Making the right decisions with cannabis?
- 1.1. Light cannabis users are better decision makers than their non-consuming counterparts, study finds
- 1.2. Decision-makers, cognitive functions and cannabis use
- 1.3. Study: Cannabis Does Not Affect Decision Making
- 1.4. Are cannabis consumers better decision makers?
- 1.5. How does cannabis exert its effects on the brain?
Making the right decisions with cannabis?
Good decisions are usually not associated with cannabis. Granted, it's easy to relate it to things like pain relief, seizure control, and inflammation relief. But the decision-making? Yes ! A recent study of adolescents entering adulthood suggests that light cannabis use makes better decisions.
Light cannabis users are better decision makers than their non-consuming counterparts, study finds
Now we've heard it all! info or intox ? Historically, research has delivered conflicting messages about the cognitive effects of cannabis. One study claims it is harmful, one for another that it is not, and a for another although it is only so if you start too young. But, it was never considered that cannabis could be involved in good decision making. Till today.
Decision-makers, cognitive functions and cannabis use
In reality, the long-term effects of cannabis on cognitive functions (including processing speed, working memory, attention and executive functions) remain unclear. If the evidence suggests that cannabis has beneficial effects on the brain adults, the same may not be true of developing minds.
The most comprehensive overview to date of the cognitive impact of cannabis on adolescents has been provided by JAMA Psychiatry in 2018. This was a review of 69 studies and the conclusion was that any cognitive impairment associated with cannabis use resolved after 72 hours. The study, however, did not examine the potential impact of light or chronic cannabis use.
The overall conclusion was that, “although continued cannabis use may be associated with slight reductions in cognitive functioning, the results suggest that cognitive deficits are significantly reduced with abstinence. "
So, basically, it seems that the problems with recalling memory and attention go away as soon as you stop using cannabis. Interestingly, until this study, no one had considered that light cannabis use could in fact be an asset for certain cognitive functions, such as making good decisions.
Study: Cannabis Does Not Affect Decision Making
This is why this recent study published in 2021 in Cognitive Development titled “Residual Effects of Cannabis Use on Neuropsychological Functioning,” is so interesting. But, is this study accurate and does it use appropriate research methods?
The study involved 804 adolescents (441 women and 363 men) aged 14 to 19. The researchers performed a cross-sectional analysis to compare baseline data and follow-up data using a method called analysis of covariance (ANCOVA). It is a recognized tool for extracting statistics on the average of two or more populations. The average is like the average, but more specific. In statistics, the mean is equal to the total number of observations divided by the number of observations.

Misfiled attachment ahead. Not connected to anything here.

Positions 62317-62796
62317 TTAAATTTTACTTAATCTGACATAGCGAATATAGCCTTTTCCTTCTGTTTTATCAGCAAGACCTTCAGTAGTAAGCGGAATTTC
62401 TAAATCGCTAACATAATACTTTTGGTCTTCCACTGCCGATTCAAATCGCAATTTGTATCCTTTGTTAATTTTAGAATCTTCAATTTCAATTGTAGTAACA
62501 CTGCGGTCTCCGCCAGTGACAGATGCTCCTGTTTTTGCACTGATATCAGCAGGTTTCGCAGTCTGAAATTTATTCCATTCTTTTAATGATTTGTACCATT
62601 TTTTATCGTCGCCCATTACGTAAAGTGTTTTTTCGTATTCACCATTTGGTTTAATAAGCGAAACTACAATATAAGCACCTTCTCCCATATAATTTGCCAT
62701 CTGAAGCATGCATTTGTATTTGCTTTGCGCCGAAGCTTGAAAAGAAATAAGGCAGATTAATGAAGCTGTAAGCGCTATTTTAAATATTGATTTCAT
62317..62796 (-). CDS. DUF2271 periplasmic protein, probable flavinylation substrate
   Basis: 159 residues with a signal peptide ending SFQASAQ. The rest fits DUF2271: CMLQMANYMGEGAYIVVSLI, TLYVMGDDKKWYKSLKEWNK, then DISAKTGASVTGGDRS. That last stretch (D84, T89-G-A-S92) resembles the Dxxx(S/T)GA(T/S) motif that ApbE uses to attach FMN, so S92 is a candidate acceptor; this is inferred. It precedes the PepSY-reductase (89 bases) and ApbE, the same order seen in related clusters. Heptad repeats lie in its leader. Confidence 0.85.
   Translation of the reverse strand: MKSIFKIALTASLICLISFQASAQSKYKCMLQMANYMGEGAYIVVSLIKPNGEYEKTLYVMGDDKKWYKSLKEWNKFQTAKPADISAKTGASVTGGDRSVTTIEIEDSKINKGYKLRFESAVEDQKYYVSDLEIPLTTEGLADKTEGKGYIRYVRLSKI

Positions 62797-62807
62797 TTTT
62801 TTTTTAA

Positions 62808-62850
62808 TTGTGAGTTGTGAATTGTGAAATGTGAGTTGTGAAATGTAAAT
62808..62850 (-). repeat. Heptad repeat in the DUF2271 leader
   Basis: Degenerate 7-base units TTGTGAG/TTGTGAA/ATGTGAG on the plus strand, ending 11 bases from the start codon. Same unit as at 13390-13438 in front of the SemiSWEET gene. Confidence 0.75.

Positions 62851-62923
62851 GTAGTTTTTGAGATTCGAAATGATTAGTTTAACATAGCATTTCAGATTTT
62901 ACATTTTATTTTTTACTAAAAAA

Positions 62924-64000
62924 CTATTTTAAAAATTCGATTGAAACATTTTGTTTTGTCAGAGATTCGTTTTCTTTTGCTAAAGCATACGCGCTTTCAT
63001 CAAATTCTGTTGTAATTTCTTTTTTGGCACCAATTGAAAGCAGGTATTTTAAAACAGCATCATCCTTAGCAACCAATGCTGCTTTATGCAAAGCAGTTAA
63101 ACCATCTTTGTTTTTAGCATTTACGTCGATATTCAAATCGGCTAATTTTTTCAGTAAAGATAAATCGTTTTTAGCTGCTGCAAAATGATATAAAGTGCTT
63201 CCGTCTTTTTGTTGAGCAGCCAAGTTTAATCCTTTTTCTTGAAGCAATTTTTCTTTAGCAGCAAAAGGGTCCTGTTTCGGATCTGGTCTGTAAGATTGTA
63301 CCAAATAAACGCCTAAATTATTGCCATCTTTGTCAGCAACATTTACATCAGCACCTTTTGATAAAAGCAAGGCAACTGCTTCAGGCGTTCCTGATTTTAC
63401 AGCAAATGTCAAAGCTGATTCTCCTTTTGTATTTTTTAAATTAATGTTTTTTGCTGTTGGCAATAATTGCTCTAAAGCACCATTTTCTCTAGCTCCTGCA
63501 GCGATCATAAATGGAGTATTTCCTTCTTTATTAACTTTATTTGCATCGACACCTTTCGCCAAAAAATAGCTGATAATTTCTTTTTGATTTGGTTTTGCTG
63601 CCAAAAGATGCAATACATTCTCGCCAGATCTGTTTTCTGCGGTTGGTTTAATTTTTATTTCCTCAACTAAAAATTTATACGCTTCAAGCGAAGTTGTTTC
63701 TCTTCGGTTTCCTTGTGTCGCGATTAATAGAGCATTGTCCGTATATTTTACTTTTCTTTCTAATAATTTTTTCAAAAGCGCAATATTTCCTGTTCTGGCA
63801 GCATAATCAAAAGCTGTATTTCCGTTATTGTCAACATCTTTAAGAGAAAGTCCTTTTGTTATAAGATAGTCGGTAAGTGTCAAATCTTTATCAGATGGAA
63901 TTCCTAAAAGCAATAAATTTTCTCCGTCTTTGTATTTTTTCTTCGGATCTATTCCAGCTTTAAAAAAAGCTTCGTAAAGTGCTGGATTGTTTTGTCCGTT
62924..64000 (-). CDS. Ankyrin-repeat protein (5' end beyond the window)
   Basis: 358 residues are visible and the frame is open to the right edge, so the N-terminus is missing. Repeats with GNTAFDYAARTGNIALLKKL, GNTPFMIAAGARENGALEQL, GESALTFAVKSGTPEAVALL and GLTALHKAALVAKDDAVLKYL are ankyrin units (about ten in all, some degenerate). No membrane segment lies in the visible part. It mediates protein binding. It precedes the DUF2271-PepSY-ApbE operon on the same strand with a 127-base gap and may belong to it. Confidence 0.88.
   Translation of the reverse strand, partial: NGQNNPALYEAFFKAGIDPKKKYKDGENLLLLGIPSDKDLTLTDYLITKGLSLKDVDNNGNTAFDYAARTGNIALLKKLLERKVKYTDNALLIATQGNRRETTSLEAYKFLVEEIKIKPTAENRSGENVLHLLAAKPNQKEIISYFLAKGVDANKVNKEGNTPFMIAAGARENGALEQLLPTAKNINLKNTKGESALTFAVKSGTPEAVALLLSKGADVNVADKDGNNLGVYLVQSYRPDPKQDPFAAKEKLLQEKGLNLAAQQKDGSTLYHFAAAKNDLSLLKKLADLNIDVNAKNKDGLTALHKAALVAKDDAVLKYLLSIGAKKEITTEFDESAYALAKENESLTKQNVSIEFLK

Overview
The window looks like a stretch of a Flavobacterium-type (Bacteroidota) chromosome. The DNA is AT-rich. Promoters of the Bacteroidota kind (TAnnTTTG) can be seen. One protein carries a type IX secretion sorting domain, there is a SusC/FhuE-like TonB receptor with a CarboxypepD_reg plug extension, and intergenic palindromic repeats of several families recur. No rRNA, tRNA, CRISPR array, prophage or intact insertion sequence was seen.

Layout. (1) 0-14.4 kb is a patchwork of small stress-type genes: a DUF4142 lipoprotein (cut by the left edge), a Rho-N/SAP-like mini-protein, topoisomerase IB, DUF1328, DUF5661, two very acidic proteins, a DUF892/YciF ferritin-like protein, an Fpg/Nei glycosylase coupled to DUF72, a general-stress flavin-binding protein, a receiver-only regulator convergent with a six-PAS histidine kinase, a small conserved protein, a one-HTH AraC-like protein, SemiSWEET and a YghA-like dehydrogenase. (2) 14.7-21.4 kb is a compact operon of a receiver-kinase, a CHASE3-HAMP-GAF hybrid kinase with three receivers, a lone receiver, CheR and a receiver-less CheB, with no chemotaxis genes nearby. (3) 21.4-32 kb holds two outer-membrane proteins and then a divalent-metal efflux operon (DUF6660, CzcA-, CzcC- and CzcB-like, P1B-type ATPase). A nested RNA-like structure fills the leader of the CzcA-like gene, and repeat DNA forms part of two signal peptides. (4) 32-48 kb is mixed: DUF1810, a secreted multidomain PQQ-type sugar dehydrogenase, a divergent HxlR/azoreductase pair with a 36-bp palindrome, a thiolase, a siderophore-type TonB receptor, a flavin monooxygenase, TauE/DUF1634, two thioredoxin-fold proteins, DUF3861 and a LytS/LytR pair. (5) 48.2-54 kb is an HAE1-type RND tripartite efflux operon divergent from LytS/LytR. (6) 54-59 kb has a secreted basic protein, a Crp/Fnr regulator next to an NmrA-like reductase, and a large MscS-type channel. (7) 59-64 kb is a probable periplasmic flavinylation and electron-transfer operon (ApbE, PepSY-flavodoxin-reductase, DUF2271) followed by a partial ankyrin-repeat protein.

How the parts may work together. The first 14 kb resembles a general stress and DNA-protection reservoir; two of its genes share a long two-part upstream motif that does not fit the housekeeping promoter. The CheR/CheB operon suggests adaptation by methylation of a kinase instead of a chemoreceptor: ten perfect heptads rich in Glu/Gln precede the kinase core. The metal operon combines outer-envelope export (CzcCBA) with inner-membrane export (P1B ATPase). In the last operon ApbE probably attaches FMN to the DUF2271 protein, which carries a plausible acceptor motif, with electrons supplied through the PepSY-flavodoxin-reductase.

Are cannabis consumers better decision makers?
Initially, there were no significant cognitive differences. That is, before the start of cannabis use. But, after controlling for other variables, cannabis users who were “both late and light users showed better decision-making ability”. This in relation to the decision-making capacities of non-consumers ”.
These results held up even after the team looked at the groups both cross-sectionally (i.e., looking at several factors at once, such as age, level of education, and consumption. cannabis) and longitudinal (i.e., observing the same subjects over time).
In short, there were no significant differences in neurocognitive abilities before starting to use cannabis. But, those who took the light route (as opposed to chronic overconsumption) may have become better decision makers.
Finally, the researchers determined that cannabis does not interfere with decision-making as long as it remains moderate and there is no use before the age of fifteen.
How does cannabis exert its effects on the brain?
It is important to know that specific receptors in the brain recognize cannabinoids, such as THC and CBD. This is because the brain (and other parts of the body) is wired to work with endogenous cannabinoids, such as anandamide and 2-AG.
Interestingly, the cannabinoids in cannabis fit into the same receptors as our endocannabinoids. In fact, THC has a very similar chemical structure toanandamide, the molecule of human happiness.
Also, the most abundant cannabinoid receptor in the brain is called the CB1 receptor. It is concentrated in the hippocampus, amygdala and cerebral cortex.
Therefore, the main effects of cannabinoids activating these receptors are euphoria, changes in short-term memory, stimulation of appetite, antiemetic effects (stopping nausea and vomiting) and action on perception. pain.
Fortunately, while chronic cannabis use can lead to mild cognitive impairment, this is reversible and is not a recognized cause of drug-induced brain disease. Better yet, if you keep it in the middle, you might just join the ranks of the top decision makers.